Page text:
I started writing a comment to Ashwin’s blog but as it was getting too long, I thought I should just start a blog.
From my perspective, there is little doubt that detailed analytics are essential to be undertaken by RA teams and should be the primary activity. Dashboards serve some value in identifying trends but I suggest that any movements upwards or downwards in trend lines (such as the 0.3511% in Ashwin’s email) become almost impossible to justify as leakage. Let me explain my views:
First – what is the right baseline value to begin a dashboard with? Assume every day for the last 3 years, 100 calls come into a mediation device and 70 come out. So you set a baseline at 70 and if this drops to 65 then you decide to follow up with the mediation people. Great theory, but who says 70 is correct in the first place? It may well be that there is a leakage in the 70 and in fact it should have been 80 all this time. The only way to know where to set a possible baseline then is by doing a detailed analytic. So let’s now assume we did that and we know it should have been 80, we’ve fixed the mediation device and we start seeing 80 go through every day. Great stuff: we found 10 lost calls, fixed that issue (hopefully got a pat on the back), and are now monitoring every day just in case, this drops back to 75 in which case we will be on the phone and get that problem fixed as well. Two weeks later, and the volumes hit 70 and they stay there for the next few days. You’re on the phone saying something is wrong, no-one believes you and ask you for the call detail to prove it. You do the analytic again and find that 70 is the right volume as new products have been introduced and the mediation device treats them differently, or there was more of a particular call type in that time period due to a marketing promotion, or…etc etc. My point is that the reasons could be endless and setting a good baseline dashboard value would only be possible in a stagnant, never changing, environment – not really well suited to telco then. And if, every time you called out “leakage !!!” when there was some other change you would be 1) busy tryng to prove this and 2) lose your reputation for integrity and the time of the people who you keep raising alarms to.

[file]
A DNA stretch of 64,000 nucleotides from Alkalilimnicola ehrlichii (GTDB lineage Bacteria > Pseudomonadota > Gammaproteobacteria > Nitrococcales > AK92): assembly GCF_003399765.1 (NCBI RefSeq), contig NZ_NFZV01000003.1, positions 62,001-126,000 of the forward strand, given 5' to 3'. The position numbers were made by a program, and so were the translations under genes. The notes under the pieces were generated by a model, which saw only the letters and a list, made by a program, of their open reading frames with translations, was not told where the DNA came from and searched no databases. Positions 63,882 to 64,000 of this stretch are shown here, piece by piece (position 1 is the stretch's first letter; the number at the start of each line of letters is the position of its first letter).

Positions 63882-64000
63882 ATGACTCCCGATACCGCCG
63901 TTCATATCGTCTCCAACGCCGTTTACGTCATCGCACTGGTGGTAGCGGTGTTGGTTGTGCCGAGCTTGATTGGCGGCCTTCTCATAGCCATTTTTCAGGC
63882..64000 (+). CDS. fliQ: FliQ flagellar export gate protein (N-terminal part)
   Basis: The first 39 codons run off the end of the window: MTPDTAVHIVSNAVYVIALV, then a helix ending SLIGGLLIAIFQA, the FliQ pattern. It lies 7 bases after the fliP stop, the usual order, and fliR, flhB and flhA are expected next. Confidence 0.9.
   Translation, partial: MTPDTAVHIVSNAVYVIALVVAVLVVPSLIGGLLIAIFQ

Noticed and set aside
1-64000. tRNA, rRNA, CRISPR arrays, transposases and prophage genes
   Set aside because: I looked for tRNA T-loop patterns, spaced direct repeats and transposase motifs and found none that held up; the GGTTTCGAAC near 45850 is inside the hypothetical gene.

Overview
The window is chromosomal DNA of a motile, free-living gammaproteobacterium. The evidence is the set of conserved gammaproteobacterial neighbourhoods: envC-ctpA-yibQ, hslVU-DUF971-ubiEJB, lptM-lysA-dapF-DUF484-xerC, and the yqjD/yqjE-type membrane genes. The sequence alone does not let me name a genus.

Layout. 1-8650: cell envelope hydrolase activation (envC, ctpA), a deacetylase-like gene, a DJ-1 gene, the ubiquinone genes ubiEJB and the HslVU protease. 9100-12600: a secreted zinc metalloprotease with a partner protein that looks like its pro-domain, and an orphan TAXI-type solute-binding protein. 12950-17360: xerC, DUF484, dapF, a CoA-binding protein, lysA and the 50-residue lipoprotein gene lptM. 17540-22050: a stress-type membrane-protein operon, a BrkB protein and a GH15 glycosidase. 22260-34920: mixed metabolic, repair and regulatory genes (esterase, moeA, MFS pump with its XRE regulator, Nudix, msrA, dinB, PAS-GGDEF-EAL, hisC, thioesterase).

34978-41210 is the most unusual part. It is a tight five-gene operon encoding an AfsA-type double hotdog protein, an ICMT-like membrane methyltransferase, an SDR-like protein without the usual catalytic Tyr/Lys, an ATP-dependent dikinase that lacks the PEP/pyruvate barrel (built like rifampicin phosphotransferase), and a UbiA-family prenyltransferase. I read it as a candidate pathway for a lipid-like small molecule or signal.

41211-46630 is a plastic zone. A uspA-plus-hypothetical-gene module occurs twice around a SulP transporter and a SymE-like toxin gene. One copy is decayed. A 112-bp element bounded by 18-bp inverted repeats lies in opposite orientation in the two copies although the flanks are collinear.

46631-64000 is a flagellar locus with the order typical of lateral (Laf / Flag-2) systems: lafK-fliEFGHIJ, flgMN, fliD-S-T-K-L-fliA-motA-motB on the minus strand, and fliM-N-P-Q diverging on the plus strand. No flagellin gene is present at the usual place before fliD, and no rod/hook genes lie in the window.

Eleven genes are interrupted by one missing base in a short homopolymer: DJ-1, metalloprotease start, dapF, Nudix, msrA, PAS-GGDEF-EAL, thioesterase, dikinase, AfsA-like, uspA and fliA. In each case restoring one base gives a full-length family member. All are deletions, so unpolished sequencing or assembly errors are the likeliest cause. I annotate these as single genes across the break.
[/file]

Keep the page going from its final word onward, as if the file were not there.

Second – many revenue leakages reside in the less than 1% bracket. Sure, there are some massive ones and these are the ones that we talk about at conferences or hear of in training but the normal reality is that most are so small, relative to the revenue pool that a dashboard would find impossible to discern from other activity (similar to my point above). But if you have a $100M product, then finding $1M is a good result but to find it is likely going to need detailed analytics.
Third – only with some detailed data can you go back to the business area and tell them what specifically to consider addressing. Analysis may even also know what to fix specifically. Analysis can also tell you the extent of the issue, making a quantification of the total impact, more easily achieved and this can help drive prioritisation of resources to address this, relative to all the many other competing demands across the company for money and people’s time.
Lastly (for now anyway) – the cost and effort to maintain a RA dashboard that adapts for all the business rules and changes that go on in a business would be very high. In fact, I would contend that it would be almost as high as putting in the operational system changes that it is meant to monitor. Why? to keep it current of all network and IT changes going on would not be insignificant, add in all pricing changes, campaigns, what the competition is doing and how to account for the behaviour of people is practically impossible to model. To make a point, how many times have I heard stories of RA managers raising alarms at a 50% drop in traffic over a 2 hour period, only to later realise that this was due to the nation being absored by a football match (and the RA manager probably was watching on TV as well).
Do I think there is value in RA dashboards then? Well, yes but they have to have some key attributes:
1) data presented has to be summarised correctly from accurate underlying data (avoid garbage in – garbage out)
2) “alerts” have to drive an action (e.g. do analytic, phone billing)
3) more true positive alerts are generated than false alerts (the challenge of our fraud system friends as well)
4) data needs to be delivered in a timely manner (no point finding a leajage after everyone else has)
Putting that into play though requires time, thought and effort. And that effort could be spent on doing a detailed analytic. Getting the balance right is the challenge !!!